Ailing whale calf thought to be missing has been spotted again
The missing youngster has been ill for a few weeks, and scientists are concerned that she will not survive if they cannot administer medication to her on a regular basis.
Biologists with the National Oceanic and Atmospheric Administration (NOAA) have been monitoring J50, or Scarlet, a three-year-old Orca who is part of the endangered Southern Resident off the coast of southern Canada and Washington state.
The calf has been sick recently, and when she suddenly seemingly disappeared on September 3, experts worried that she had died.
Biologists monitoring the pod have taken particular interest in J50 due to the fact that she is the last calf to be born into the pod to survive infancy, and the pod's population has dwindled to a three-decade low.
There she is! J50/Scarlet is spotted swimming with her family a day after researchers feared she was dead. She still has an uphill battle but she’s a fighter. NOAA gave her an antibiotic injection today. Video @CWROrcas Ken Balcomb #Q13FOX pic.twitter.com/po5baWotJ6— Simone Del Rosario (@SimoneReports) September 4, 2018
Fortunately, she has since been located with her pod, although she certainly isn't out of the woods yet with regards to her health.
Scientists with the NOAA were also able to administer antibiotics to her, but are still debating the most effective way to nurse her back to full health, with one option involving medication and nutrition "delivered in a live Chinook salmon."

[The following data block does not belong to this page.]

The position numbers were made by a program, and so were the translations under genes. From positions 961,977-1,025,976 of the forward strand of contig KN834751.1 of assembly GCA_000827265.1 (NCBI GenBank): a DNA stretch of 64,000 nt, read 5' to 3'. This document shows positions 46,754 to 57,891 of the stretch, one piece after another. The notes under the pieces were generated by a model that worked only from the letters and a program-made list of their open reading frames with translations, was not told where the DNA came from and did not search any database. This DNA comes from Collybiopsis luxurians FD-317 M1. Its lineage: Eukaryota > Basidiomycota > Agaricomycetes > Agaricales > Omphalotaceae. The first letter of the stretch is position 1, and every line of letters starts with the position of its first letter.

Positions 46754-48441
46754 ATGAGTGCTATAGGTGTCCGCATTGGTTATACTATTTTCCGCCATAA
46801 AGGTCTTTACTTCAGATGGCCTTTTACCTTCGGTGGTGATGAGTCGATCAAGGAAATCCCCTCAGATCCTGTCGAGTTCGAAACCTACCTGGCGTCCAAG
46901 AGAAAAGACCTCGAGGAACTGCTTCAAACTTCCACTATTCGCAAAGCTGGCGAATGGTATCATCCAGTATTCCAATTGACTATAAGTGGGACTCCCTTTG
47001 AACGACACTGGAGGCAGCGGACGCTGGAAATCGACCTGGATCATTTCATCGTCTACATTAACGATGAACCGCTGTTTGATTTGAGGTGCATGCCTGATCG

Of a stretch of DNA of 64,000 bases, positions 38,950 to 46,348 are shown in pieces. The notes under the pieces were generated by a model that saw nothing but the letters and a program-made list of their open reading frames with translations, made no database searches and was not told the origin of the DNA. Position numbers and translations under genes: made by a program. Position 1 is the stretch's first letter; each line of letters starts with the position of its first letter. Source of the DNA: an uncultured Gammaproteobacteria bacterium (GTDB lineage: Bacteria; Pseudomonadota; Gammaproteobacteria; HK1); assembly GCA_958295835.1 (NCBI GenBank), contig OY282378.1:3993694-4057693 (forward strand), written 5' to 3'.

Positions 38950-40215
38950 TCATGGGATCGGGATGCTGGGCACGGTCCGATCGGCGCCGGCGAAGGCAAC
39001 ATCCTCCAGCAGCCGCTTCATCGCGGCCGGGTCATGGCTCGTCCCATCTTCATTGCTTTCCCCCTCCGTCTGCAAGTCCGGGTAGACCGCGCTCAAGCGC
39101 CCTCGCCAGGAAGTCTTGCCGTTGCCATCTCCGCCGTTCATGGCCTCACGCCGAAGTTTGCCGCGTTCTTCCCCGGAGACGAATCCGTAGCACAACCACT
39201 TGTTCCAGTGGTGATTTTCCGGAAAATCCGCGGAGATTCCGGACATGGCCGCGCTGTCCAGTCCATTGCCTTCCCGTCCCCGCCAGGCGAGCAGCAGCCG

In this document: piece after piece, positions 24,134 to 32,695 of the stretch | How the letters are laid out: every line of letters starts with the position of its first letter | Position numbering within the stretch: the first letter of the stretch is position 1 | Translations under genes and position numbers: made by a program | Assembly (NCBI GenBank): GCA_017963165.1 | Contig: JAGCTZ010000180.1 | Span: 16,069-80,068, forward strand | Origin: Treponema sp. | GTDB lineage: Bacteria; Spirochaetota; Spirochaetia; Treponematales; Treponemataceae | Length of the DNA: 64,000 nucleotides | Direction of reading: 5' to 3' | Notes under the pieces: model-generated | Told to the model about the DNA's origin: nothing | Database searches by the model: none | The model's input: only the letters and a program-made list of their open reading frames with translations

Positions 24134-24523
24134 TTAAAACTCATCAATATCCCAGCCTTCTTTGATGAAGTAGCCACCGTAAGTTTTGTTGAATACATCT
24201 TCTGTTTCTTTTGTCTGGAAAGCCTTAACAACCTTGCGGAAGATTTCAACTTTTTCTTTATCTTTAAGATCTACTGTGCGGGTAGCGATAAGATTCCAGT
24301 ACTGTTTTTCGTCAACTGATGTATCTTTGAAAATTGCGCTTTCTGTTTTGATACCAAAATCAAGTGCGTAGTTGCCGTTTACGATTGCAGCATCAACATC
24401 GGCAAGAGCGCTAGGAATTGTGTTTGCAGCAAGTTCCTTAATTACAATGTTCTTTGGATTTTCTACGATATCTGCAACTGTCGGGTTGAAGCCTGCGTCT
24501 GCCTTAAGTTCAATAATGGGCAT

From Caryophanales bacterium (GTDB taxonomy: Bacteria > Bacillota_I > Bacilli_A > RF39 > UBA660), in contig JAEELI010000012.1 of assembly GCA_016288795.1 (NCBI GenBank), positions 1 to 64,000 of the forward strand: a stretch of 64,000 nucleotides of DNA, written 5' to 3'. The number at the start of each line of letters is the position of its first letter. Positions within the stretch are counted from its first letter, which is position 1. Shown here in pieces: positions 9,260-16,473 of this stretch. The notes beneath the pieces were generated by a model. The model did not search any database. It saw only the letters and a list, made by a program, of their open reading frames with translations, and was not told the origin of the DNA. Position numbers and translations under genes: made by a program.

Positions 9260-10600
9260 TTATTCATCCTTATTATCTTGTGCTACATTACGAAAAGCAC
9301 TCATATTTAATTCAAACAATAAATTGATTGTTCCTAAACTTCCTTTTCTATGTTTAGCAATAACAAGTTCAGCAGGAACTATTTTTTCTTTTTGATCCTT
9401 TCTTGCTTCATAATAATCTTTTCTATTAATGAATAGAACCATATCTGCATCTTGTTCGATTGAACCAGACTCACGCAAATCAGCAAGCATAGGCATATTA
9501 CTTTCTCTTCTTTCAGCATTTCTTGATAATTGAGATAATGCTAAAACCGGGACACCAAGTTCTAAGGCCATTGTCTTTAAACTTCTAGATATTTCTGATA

Despite their relief at finding her, experts are still very cautious about showing any optimism regarding her ability to recover from her ailment.
"She's very, very sick. And I don't want to take away from that. Most whales in her condition do not survive," Shari Tarantino of the Orca Conservancy said. "The fact that she is still foraging is huge. If we can get her medication and get her on her way, hopefully she should recover."
#J50 Update 7 of 8 (9/4): The reversal of fortune on Monday, which began with concern that J50 had gone missing but ended w/ her sighting & successful treatment, brought relief to the team. It also reminds us just how much we rely on teamwork and support on the water. pic.twitter.com/4YcmS7vLUy— NOAAFish_WCRO (@NOAAFish_WCRO) September 5, 2018
Speaking on her sudden disappearance, Howard Garrett with the Orca Network shared the team's devastation when they realized she was not with her pod.
“We were all heartbroken when we heard J50 had been lost, not found. But it was expected. It was like someone with a terminal illness essentially who finally passed. But then heartened when suddenly the news came in she was seen again.”
#J50 Update (9/3) Good news! Multiple organizations reporting that J50 has been spotted w/ J Pod in U.S. waters of the Salish Sea this morning. We will continue to assess & treat her according to the priorities outlined by the team of veterinarians & scientists. pic.twitter.com/SvUvFrfuOH— NOAAFish_WCRO (@NOAAFish_WCRO) September 3, 2018
The team has been trying to cure J50's illness for about a month already, and were concerned when she reappeared very weak and skinny.
The pod drew international attention some weeks back when another whale, J35, also known as Tahlequah, was spotted carrying her dead calf around with her for over a fortnight.